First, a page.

Barry McNamara  |   Published October 20, 2020

Finding the Right Chemistry

Monmouth students benefit from trio of research opportunities with Professor Michael Prinsell.

MONMOUTH, Ill. – A group of Monmouth College chemistry students are getting the kind of hands-on experience in the laboratory that most college students don’t encounter until graduate school. The three projects – which touch on the topics of medicinal chemistry and Alzheimer’s disease – are being led by chemistry professor Michael Prinsell.

“Performing research as an undergraduate is not common, and I’ve quite enjoyed it,” said Joseph Shie ’21 of Davenport, Iowa. “I’ve loved exploring the unknown and applying the various concepts I’ve learned in my classes to the real world. I’ve learned a lot about problem solving and have been exposed to different laboratory instrumentation, methods and techniques.”

STUDENT RESEARCHERS: Joseph Shie (seated), Brooke Hazelwood and Mamie Ambrosch gather in one of t... STUDENT RESEARCHERS: Joseph Shie (seated), Brooke Hazelwood and Mamie Ambrosch gather in one of the chemistry labs, along with the professor leading their, Michael Prinsell. Along with Brooke Hazelwood ’20 of Pekin, Illinois, Shie is working on a project that Prinsell was inspired to begin after reading the Journal of Natural Products in graduate school.

“I noticed this paper with interesting molecules that had been discovered that all had nitrogen-nitrogen bonds in the middle,” said Prinsell, when he spoke about his research at a recent faculty colloquium. “If you look into medicinal chemistry, the way that drugs are often discovered is that you use a compound from nature, and then you make small changes that try to change its activity.”

Prinsell referred to an example involving negamycin, where its derivative showed “more potent” antibiotic activity than the negamycin itself.

“I tried to figure out if anyone had done this before (with N-N bonds), and there were very, very limited results out there,” he said. “This is why it’s kind of exciting to try to get a reaction like this to work. If we can, we get molecules that have never been made before.”

Shie plans to pursue dentistry after Monmouth, but he’s still excited about the potential medicinal benefits of his student research.

“I am developing a simpler, more effective approach in the formation of N-N bond containing molecules,” he said. “The potential application for this research is for the pharmaceutical industry to adopt this simpler method. In addition, we would like to determine if any of our formed molecules exhibit biological activity. It is possible that these molecules could be modified or used within the pharmaceutical industry to treat various types of illness.”

Prinsell is also working with Mamie Ambrosch ’20 of Metamora, Illinois, on a project involving Alzheimer’s disease, for which there is no known cure.

“Essentially, we’re investigating simple molecules that could have a beneficial effect on people with Alzheimer’s,” he said.

Ambrosch – who plans to go to medical school – and Prinsell have analyzed 100 derivatives of their “scaffold of choice,” chalcones.

“Analyzing chalcones is something that an undergraduate student can do, using an aldol reaction,” said Prinsell.

Prinsell referred to his third active research area as “separation/characterization.” In the past few years, several students have been part of that project, and it’s currently being explored by Logan Evans ’21 of Glasford, Illinois.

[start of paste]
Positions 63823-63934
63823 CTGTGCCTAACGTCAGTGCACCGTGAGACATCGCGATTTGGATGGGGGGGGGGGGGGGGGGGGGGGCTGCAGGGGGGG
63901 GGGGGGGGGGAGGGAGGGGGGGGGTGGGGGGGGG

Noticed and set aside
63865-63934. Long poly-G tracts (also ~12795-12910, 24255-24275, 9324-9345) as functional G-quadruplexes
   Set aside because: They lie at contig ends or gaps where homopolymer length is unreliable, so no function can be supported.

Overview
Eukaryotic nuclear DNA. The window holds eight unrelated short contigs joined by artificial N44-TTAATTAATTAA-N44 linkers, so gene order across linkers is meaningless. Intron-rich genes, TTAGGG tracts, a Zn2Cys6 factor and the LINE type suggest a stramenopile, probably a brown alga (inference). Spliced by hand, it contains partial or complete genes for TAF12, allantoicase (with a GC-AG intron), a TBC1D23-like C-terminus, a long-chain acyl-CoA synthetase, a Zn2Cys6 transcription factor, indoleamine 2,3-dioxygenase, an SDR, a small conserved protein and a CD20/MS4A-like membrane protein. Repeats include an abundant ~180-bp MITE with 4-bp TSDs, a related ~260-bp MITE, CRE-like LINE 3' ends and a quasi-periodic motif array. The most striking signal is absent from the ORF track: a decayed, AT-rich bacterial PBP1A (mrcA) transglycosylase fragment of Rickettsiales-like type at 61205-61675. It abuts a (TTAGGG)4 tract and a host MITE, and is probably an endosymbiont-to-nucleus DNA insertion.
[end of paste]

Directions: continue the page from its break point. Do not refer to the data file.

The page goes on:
“We separate compounds into pieces and try to figure out what they are,” said Prinsell, casting the project in the simplest terms possible.

“It builds my critical thinking skills, problem-solving skills, data analysis skills, and helps me determine if I would like to pursue research as a career.” - Logan Evans

He also offered a more complex description at the faculty colloquium: “To summarize this project, we separated and isolated some compounds with flash chromatography, verified them with HPLC (high-performance liquid chromatography) after we characterized them with NMR (nuclear magnetic resonance spectroscopy), and we’re trying to get NMRs of each of the purified acids. Then we would like to test the biological properties of these compounds.”

Added Evans: “My research pertains to the separation of certain acids in hops, one of the components in the beer brewing process. I use chromatographic methods to perform these separations, in order to make standards – pure samples – of these acids, which may have medicinal purposes. As of now, no standards are on the market, so having these standards would allow scientists to perform tests and studies on the individual acids, as opposed to all of them at once.”

Shie knows he’ll be taking what he’s learned from his work with Prinsell into his future educational and professional experiences.

“Overall,” said Shie, “this experience broadened my understanding of research, labs and how the scientific community tackles issues and mysteries. Without this opportunity, I would not be nearly as confident in my problem-solving skills or with the lab techniques and methods I’ve learned.”

Evans called the undergraduate research opportunity “incredibly important.” 

“It builds my critical thinking skills, problem-solving skills, data analysis skills, and helps me determine if I would like to pursue research as a career,” said Evans, who is in the process of applying to chemistry graduate schools. “I would like to pursue my Ph.D. in organic chemistry. Following that, I plan to attend law school, so that I can practice patent law for pharmaceuticals or another avenue of medicinal chemistry.”

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